When I post about things to see and do in the Bay Area in my blog, I focus on biking and hiking. I also focus on sights and locales that are off the beaten path. San Francisco cable car rides are not off the beaten path, and they don’t involve biking or hiking, either. They’re among the city’s biggest tourist attractions. So what gives with this post?
My excuse, if you want to call it that, is that for the entire month of August, all San Francisco cable car rides were free. They’d been out of commission, like so many things all over the world, for almost the last year and a half. This is part of a city plan to test the equipment after they’d been out of service for so long. Maybe that doesn’t make the most cautious of riders feel so easy when the cars stop and start down some of the steepest urban streets in the country, though the risk seems pretty minimal, or at least not appreciably greater than taking the cars has always been.
Here’s an embarrassing confession: although I’ve lived in the Bay Area for about 35 years, it had been decades since I’ve taken a cable car. Rides are a lot more expensive than they are on the city’s regular streetcars, buses, and trains: $8.00 one way. Cable cars go to Fisherman’s Wharf, which is considered a tourist ghetto by San Francisco residents. Sure, some snobbery comes into play – why pay extra to jam yourself onto a car with a bunch of tourists to someplace you don’t want to go, when you have more important things to do?
You can’t turn down a free ride, though, so I took a couple in August. So here’s another confession. The ride’s great, fun, and not an overblown tourist hype. Not worth the $16 roundtrip in normal times, perhaps, but certainly worth a ride at some point. Even if, by the time you read this, the free rides will be over, and who knows if they’ll ever happen again.
As far as I could tell, the only line in service during this free month test run was the one people usually take, running downtown from Powell and Market Streets to Fisherman’s Wharf. It was a twenty-thirty-minute wait, but there’s some entertainment on offer when the operators make the manual turnaround at the terminal:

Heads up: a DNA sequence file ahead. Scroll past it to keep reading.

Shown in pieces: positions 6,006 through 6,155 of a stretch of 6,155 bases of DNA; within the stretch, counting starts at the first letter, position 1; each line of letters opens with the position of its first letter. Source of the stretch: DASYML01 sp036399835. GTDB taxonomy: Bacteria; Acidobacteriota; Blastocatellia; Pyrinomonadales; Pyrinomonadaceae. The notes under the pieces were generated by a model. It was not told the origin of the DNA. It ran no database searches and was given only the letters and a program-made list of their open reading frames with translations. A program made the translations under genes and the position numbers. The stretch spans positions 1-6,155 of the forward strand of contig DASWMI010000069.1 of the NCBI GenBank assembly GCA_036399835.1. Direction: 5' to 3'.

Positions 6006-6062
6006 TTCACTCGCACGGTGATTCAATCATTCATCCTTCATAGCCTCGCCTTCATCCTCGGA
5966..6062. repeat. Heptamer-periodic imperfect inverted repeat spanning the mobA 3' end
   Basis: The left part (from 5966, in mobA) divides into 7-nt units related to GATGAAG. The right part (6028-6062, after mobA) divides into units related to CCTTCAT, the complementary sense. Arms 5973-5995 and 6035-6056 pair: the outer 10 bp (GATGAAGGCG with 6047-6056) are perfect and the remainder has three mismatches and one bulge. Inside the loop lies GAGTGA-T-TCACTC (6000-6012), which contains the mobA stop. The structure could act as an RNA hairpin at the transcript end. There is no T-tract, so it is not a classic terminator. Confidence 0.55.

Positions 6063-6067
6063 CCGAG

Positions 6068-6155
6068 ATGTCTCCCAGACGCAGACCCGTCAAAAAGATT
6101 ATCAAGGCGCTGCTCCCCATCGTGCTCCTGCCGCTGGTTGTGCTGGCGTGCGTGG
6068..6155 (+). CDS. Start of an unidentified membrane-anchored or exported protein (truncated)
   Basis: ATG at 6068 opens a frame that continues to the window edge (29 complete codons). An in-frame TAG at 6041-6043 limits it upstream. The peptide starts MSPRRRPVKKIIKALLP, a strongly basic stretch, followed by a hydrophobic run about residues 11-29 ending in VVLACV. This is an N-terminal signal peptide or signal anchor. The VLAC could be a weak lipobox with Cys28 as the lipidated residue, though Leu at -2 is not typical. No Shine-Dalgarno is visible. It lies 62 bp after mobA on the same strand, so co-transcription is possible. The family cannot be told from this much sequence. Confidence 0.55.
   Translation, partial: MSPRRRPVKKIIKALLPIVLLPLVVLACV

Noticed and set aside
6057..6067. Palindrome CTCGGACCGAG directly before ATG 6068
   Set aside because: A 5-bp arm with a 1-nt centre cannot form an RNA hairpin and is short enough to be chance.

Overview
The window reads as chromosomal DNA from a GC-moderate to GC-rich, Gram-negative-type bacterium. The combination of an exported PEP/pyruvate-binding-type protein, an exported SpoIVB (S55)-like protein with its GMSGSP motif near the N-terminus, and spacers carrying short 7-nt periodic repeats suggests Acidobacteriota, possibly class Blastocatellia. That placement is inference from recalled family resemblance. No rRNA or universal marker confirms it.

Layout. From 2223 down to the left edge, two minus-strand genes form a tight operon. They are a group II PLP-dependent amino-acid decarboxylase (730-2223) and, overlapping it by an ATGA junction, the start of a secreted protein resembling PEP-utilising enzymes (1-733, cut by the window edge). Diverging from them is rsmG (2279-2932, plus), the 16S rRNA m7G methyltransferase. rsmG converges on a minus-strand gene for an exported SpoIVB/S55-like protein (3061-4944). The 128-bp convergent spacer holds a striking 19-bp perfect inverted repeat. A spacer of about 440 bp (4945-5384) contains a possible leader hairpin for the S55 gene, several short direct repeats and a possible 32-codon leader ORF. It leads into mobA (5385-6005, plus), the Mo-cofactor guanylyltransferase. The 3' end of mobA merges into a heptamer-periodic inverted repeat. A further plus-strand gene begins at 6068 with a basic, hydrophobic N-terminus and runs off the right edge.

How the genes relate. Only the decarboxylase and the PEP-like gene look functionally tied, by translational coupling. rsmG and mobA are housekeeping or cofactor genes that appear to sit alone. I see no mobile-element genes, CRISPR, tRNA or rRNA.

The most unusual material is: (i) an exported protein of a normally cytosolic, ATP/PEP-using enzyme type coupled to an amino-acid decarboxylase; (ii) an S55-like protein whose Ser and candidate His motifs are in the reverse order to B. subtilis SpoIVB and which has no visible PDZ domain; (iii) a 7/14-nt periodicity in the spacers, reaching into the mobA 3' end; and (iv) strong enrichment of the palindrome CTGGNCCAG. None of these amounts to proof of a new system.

There are some mediocre street entertainers at the stop that are too loud for my taste. Surprisingly, however, one dancer played Yellow Magic Orchestra’s “Firecracker” on his boom box at one point during his routine. That’s not exactly standard fare for street entertainment. (Trivia note: Japan’s YMO were one of the few non-African-American acts to appear on Soul Train.)
There’s no canned music on the cable car, and plenty of views as it makes its way up Powell and then down Hyde to Fisherman’s Wharf. This is from the stop at Lombard (where it’s, famously, the world’s crookedest street) and Hyde:
From Powell and California, the Transamerica Pyramid:
You can see the Bay Bridge at some point, though usually not too much of it:
This isn’t the kind of scenery that will draw many photos from tourists, but near the end of the ride, you’ll see a significant new park (to be called Francisco Park) under construction where there used to be a reservoir:
The ride ends just a few blocks down the hill from there:
There’s another turnaround when you take the ride back to downtown from the Hyde Street terminal. There’s a line, too, though it was more like ten minutes instead of twenty-thirty the second time I took it:
There’s also a view of Golden Gate Bridge from the terminal, though it can be pretty foggy:
What to do in Fisherman’s Wharf? The only thing I like to do, except bicycle through it, is check out the sea lions on Pier 39. There’s always a crowd on the benches, but it’s worth the view: